The planets Mercury and Mars will make a close approach, passing within a mere 14.6 arcminutes of each other.
Mercury will be at mag -0.2; and Mars will be at mag 1.3. Both objects will lie in the constellation Sagittarius.
They will be close enough to fit within the field of view of a telescope, but will also be visible to the naked eye or through a pair of binoculars.
A graph of the angular separation between Mercury and Mars around the time of closest approach is available here.
The positions of the pair at the moment of closest approach will be as follows:
The coordinates above are given in J2000.0. The pair will be at an angular separation of 19° from the Sun, which is in Capricornus at this time of year.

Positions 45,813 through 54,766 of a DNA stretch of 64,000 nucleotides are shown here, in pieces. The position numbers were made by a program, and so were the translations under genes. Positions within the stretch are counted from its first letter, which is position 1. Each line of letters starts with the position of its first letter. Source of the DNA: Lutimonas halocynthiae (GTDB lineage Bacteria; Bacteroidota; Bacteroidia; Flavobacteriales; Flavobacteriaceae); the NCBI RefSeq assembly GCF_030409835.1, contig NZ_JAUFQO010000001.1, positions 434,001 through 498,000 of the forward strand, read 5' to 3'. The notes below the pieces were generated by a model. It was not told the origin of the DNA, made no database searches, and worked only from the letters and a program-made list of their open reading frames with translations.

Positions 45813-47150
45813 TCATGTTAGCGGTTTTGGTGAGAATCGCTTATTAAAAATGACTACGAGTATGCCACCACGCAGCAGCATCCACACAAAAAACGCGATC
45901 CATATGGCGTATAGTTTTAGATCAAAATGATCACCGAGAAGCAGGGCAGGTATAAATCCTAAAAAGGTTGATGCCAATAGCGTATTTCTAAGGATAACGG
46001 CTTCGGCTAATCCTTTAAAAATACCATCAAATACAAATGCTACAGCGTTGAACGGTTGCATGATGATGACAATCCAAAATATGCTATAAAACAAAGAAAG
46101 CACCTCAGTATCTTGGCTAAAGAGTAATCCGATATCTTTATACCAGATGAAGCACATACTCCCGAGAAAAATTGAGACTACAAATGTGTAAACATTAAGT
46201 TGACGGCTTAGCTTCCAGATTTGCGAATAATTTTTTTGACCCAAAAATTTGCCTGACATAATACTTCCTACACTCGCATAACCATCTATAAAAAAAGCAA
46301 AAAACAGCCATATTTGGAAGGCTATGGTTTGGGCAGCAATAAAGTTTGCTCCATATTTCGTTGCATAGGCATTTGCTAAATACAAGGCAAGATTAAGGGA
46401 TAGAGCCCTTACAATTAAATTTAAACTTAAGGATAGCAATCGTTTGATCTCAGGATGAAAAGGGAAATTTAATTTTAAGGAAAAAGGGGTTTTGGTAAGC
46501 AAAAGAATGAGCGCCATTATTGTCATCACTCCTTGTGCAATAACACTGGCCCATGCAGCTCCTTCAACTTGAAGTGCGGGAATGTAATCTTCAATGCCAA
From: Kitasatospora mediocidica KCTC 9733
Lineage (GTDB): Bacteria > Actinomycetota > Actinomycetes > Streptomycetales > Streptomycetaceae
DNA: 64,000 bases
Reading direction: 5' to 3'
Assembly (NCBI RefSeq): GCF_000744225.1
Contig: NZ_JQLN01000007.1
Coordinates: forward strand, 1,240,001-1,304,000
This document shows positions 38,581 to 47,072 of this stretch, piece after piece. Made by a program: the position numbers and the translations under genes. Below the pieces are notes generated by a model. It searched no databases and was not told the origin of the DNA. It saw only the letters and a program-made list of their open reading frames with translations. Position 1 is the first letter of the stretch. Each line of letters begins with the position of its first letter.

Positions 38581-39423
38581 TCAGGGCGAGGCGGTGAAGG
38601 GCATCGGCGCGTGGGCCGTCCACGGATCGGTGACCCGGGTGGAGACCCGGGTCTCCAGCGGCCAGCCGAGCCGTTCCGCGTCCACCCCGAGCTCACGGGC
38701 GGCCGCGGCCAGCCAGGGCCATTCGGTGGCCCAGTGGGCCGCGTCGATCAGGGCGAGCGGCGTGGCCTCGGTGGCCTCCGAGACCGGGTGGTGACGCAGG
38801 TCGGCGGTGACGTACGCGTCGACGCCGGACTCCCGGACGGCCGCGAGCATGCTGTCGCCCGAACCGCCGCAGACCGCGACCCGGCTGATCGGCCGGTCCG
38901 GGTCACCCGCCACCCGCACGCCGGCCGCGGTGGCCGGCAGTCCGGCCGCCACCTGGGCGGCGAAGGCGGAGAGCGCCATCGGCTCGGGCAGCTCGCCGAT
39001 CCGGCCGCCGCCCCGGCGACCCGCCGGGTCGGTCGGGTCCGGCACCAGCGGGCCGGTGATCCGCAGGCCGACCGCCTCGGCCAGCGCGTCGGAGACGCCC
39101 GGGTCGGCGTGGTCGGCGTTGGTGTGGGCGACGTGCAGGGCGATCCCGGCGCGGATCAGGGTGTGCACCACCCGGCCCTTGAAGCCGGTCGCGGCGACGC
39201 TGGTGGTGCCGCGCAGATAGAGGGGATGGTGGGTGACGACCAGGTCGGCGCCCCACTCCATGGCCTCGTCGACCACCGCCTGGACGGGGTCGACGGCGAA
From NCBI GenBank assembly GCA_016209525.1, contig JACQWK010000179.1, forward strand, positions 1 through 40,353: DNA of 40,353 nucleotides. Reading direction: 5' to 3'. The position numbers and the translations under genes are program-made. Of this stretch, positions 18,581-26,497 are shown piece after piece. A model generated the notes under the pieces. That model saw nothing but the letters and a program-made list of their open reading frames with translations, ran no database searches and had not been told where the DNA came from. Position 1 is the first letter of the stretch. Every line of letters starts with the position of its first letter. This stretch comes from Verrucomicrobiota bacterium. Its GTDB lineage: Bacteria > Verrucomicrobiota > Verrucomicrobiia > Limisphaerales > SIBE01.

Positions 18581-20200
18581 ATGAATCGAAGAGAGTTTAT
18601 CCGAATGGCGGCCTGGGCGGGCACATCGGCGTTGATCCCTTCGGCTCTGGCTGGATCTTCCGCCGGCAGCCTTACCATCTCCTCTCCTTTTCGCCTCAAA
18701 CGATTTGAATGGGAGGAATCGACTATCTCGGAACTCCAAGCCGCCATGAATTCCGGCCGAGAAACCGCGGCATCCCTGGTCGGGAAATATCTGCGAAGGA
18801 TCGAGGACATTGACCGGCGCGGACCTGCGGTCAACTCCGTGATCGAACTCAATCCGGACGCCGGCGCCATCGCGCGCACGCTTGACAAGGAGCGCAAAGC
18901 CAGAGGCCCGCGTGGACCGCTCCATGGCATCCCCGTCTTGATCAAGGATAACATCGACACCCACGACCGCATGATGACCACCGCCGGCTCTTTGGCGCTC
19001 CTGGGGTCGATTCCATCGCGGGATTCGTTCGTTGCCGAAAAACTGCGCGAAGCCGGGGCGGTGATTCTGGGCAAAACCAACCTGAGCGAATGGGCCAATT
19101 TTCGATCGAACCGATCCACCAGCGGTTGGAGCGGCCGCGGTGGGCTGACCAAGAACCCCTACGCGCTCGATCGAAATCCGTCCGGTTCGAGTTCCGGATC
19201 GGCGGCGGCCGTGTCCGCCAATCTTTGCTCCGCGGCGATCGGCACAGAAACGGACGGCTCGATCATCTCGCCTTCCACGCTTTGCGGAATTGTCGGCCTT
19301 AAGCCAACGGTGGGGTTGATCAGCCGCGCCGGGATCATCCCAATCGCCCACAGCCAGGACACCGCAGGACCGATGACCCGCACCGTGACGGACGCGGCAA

The sky on 27 Jan 2024
|The sky on 27 January 2024
16 days old
All times shown in EST.
Never attempt to point a pair of binoculars or a telescope at an object close to the Sun. Doing so may result in immediate and permanent blindness.
The circumstances of this event were computed using the DE430 planetary ephemeris published by the Jet Propulsion Laboratory (JPL).
This event was automatically generated by searching the ephemeris for planetary alignments which are of interest to amateur astronomers, and the text above was generated based on an estimate of your location.
|12 Jan 2023
|– Mars ends retrograde motion
|06 Dec 2024
|– Mars enters retrograde motion
|12 Jan 2025
|– Mars at perigee
|15 Jan 2025
|– Mars at opposition
The Moon in conjunction with Venus and Jupiter, with the Very Large Telescope in the foreground. Image © Y. Beletsky, ESO, 2009.